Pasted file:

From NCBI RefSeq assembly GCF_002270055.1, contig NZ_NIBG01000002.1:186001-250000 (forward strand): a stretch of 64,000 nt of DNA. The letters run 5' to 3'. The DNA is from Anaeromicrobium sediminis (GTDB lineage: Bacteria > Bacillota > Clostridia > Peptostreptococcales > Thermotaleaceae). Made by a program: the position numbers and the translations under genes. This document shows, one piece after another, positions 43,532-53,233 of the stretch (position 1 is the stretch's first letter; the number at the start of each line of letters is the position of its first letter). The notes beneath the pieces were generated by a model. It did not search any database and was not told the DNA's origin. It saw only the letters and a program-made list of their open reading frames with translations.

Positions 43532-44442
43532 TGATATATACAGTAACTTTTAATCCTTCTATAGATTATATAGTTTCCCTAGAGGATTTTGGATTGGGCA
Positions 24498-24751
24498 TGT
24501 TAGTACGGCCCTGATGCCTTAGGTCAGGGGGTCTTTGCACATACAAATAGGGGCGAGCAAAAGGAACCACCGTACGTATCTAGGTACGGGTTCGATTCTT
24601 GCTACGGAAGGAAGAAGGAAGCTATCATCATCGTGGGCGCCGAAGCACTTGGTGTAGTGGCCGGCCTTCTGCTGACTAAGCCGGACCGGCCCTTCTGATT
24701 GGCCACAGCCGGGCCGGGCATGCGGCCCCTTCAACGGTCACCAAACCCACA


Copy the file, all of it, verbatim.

From NCBI RefSeq assembly GCF_002270055.1, contig NZ_NIBG01000002.1:186001-250000 (forward strand): a stretch of 64,000 nt of DNA. The letters run 5' to 3'. The DNA is from Anaeromicrobium sediminis (GTDB lineage: Bacteria > Bacillota > Clostridia > Peptostreptococcales > Thermotaleaceae). Made by a program: the position numbers and the translations under genes. This document shows, one piece after another, positions 43,532-53,233 of the stretch (position 1 is the stretch's first letter; the number at the start of each line of letters is the position of its first letter). The notes beneath the pieces were generated by a model. It did not search any database and was not told the DNA's origin. It saw only the letters and a program-made list of their open reading frames with translations.

Positions 43532-44442
43532 TGATATATACAGTAACTTTTAATCCTTCTATAGATTATATAGTTTCCCTAGAGGATTTTGGATTGGGCA
Positions 24498-24751
24498 TGT
24501 TAGTACGGCCCTGATGCCTTAGGTCAGGGGGTCTTTGCACATACAAATAGGGGCGAGCAAAAGGAACCACCGTACGTATCTAGGTACGGGTTCGATTCTT
24601 GCTACGGAAGGAAGAAGGAAGCTATCATCATCGTGGGCGCCGAAGCACTTGGTGTAGTGGCCGGCCTTCTGCTGACTAAGCCGGACCGGCCCTTCTGATT
24701 GGCCACAGCCGGGCCGGGCATGCGGCCCCTTCAACGGTCACCAAACCCACA